If you go down to the woods today, you’re sure of a big surprise.
That’s because a massive new artwork has been unveiled in Abbotshaugh woodland, near Langlees.
‘Love and Kisses’, a steel sculpture designed by artist Jephson Robb, was officially unveiled on December 21 by Provost Pat Reid.
Representing the area’s rich Roman heritage, as well as the concept of ‘healing’, it is hoped that the monument will encourage more people to visit Abbotshaugh, a woodland that was planted from scratch by local residents in the late 1990s.
The artwork is the first to be built as part of The Helix project, which is opening up more than 300 hectares of land for public use between Falkirk and Grangemouth.
Robb, from Glasgow, was commissioned in September 2010 to create the first significant part of the Helix.
But this was no ordinary commission. A key requirement of the successful applicant was the ability to work with the local community when designing the artwork.
Speaking at the time, Bainsford artist Helen Coffey, who was involved in the selection process, said that she was confident they had chosen the right candidate.
“Throughout the interview process it was clear Jephson would have no problem engaging with the community,” she said.
“He was comfortable working with the youngest to the oldest members of the Dawson community. I feel Jephson will listen to our ideas and create something unique that people will want to use. The whole process will bring the community closer together.”
Now two years on, Helen told The Falkirk Herald that she was delighted with the end result.
“We couldn’t have picked a better candidate,” she said.
“Jephson had no problem getting out and about in Bainsford and Langlees and speaking to people, both young and old. And he was very receptive to our feedback.
“The plans for Abbotshaugh originally envisaged a mound of earth, taken from the Helix works, which would then be sculpted. But a lot of people just didn’t want a mound of earth dumped in the woods - we wanted something more visually pleasing.
“That’s when Jephson came up with his idea for ‘Love and Kisses’. The feedback I heard was very positive, and I absolutely love the finished piece.”
Robb is responsible for several other notable public artworks, including ‘Change’, which was commissioned as part of the on-going regeneration of Clydebank waterfront in 2009.
Made from cast bronze, the sculpture depicts a section of the type of industrial-strength chain used by large ships - the type that Clydebank once was famous for building.
The Abbotshaugh sculpture unveiled last week is similarly rooted in local history.
It represents several themes, all of which Robb took the time to explain in-depth to local groups before work commenced on-site.
Speaking at the unveiling, the artist said: “My brief was to engage with the residents of Langlees and Bainsford and encourage them to revisit and re-imagine their local woodland as part of the transformation and regeneration works being delivered by the Helix project.
“The principle form of the sculpture takes its inspiration from the profile of a laurel leaf, making reference to Falkirk’s rich Roman heritage. The laurel leaf is also a recognised symbol of victory, because the main reason the woodland thrives today is down to successful tree planting by local residents between 1996 and 2000.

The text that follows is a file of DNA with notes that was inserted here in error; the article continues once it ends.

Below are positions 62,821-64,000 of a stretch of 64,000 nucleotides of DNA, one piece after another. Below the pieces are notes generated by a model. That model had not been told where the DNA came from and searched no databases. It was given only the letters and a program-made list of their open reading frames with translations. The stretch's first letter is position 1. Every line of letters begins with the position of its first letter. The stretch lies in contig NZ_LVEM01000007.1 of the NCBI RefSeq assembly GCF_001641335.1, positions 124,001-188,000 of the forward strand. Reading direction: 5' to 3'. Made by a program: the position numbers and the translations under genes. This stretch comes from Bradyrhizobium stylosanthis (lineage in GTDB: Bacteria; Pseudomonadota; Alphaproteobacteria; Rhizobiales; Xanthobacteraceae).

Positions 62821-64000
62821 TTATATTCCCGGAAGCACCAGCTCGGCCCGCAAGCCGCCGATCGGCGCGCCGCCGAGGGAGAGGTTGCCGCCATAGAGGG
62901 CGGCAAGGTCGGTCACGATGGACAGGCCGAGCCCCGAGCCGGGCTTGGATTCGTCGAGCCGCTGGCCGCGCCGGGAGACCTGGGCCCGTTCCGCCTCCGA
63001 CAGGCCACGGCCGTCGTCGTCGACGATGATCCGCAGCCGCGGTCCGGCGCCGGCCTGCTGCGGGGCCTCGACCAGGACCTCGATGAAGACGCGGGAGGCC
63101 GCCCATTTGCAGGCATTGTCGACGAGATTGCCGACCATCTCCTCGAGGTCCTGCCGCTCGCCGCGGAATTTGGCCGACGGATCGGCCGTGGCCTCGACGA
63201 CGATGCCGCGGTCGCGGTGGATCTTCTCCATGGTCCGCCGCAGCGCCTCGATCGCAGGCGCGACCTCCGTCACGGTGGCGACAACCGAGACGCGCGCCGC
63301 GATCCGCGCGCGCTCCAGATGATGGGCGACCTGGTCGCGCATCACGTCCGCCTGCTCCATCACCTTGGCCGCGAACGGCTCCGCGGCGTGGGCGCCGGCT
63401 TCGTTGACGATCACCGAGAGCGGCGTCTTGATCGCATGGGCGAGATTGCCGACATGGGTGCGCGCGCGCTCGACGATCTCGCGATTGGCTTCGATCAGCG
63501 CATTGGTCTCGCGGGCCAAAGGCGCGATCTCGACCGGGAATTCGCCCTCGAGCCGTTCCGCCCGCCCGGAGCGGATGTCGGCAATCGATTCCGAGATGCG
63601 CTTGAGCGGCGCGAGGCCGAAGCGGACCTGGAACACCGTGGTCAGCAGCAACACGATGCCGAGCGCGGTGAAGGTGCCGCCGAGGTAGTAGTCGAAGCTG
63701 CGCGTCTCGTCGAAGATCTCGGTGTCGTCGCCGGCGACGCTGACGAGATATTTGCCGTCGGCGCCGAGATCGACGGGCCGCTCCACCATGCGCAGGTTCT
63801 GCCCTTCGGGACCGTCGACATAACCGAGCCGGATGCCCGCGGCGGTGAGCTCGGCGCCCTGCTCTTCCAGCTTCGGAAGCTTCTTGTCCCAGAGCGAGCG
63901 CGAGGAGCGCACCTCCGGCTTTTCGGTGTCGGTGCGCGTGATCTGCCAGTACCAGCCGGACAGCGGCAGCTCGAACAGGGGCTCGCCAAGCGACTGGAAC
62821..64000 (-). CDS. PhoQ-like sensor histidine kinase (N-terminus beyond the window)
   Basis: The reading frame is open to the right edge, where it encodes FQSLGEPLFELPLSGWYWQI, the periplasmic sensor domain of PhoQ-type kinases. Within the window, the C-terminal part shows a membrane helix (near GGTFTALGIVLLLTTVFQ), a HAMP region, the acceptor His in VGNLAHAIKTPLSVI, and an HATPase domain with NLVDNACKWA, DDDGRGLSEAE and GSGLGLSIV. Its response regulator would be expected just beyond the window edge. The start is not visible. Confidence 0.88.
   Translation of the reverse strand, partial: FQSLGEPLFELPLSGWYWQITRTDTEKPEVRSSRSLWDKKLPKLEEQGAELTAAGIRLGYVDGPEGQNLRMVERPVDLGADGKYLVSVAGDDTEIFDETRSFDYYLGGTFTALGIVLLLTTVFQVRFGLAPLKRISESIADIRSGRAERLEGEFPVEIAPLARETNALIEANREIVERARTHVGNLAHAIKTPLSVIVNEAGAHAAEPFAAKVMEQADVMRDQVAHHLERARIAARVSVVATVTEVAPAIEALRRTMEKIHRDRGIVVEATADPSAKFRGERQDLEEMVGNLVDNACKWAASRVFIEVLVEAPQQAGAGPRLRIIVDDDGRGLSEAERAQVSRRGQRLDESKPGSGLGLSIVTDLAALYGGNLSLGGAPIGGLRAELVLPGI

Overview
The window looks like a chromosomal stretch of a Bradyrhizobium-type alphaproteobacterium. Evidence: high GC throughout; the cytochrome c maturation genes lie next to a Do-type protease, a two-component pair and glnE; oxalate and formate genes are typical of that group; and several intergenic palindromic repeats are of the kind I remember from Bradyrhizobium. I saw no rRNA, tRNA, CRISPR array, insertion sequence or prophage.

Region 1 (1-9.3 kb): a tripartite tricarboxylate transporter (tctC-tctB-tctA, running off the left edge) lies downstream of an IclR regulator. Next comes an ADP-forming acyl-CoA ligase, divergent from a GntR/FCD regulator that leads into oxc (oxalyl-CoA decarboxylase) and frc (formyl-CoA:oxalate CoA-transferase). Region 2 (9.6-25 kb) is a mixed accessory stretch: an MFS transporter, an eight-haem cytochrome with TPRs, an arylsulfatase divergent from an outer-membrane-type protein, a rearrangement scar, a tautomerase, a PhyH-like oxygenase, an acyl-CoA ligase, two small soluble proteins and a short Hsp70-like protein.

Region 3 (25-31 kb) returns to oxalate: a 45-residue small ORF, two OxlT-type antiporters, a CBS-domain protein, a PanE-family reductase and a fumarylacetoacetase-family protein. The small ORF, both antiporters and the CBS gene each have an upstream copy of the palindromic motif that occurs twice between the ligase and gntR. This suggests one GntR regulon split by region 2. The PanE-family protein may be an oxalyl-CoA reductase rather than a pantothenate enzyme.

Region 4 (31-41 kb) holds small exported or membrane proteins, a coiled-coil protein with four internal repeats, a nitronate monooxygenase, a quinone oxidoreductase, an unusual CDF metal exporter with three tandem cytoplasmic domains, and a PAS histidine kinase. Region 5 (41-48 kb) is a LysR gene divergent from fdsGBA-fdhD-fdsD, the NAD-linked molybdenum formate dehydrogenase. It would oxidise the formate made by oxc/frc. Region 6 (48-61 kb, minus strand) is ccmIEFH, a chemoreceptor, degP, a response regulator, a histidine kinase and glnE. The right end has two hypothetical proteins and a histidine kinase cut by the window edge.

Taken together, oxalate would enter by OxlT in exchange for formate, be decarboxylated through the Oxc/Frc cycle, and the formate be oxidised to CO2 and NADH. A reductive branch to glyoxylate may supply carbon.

“The Helix’s investment in the woodland has enhanced the resident’s achievements, and helped retain it for future generations.
“I see the finished sculpture as being fundamentally about healing and from this day forward, the Helix will become part of this ongoing healing process.
“The sculpture has been designed as a scar: in other words, a healed wound. But when viewed from above, or on Google Earth, it resembles a pair of lips. The shapes contained within the sculpture have informed the title of the piece, ‘Love and Kisses’.”
Provost Pat Reid said: “The formal unveiling of this new sculpture marks an important milestone in the ongoing enhancement of the Abbotshaugh woodland as part of the Helix project.
“Jephson’s close collaboration with local groups has been an example of community engagement at its best, and has resulted in an impressive, thought-provoking piece of art of which everyone can be rightly proud.”
‘Love and Kisses’ was not the only piece of artwork to be unveiled on December 21 however.
Helen Coffey’s ‘Human Sun Clock’, which first went on display in Langlees in 2002, has been restored and moved to the site.
The 43-year-old originally built the piece as part of her HND Public Art course at Forth Valley College.
“My course required me to make something for public display, and I wanted to do something in my own community,” she said.
“The original piece was unveiled in 2002 but suffered from vandalism. Thanks to The Helix, it’s now been restored and moved to a more suitable location. I would not have had the opportunity otherwise.
“The whole project has been a fantastic thing to be a part of.
“It’s my hope that as many people as possible will visit Abbotshaugh to see Jepshon’s artwork. The principle aim of this whole thing was to encourage more people to visit in order to make this a welcoming environment.”
Mike King, programme director at the Helix, said: “I’m delighted that a sculpture which was originally due to be installed in 2013 is now making its entrance in 2012 as part of the ‘Year of Creative Scotland’ celebrations. This momentous achievement is down to the commitment and enthusiasm of everyone involved - the local community, the client panel, the artist and contractors.”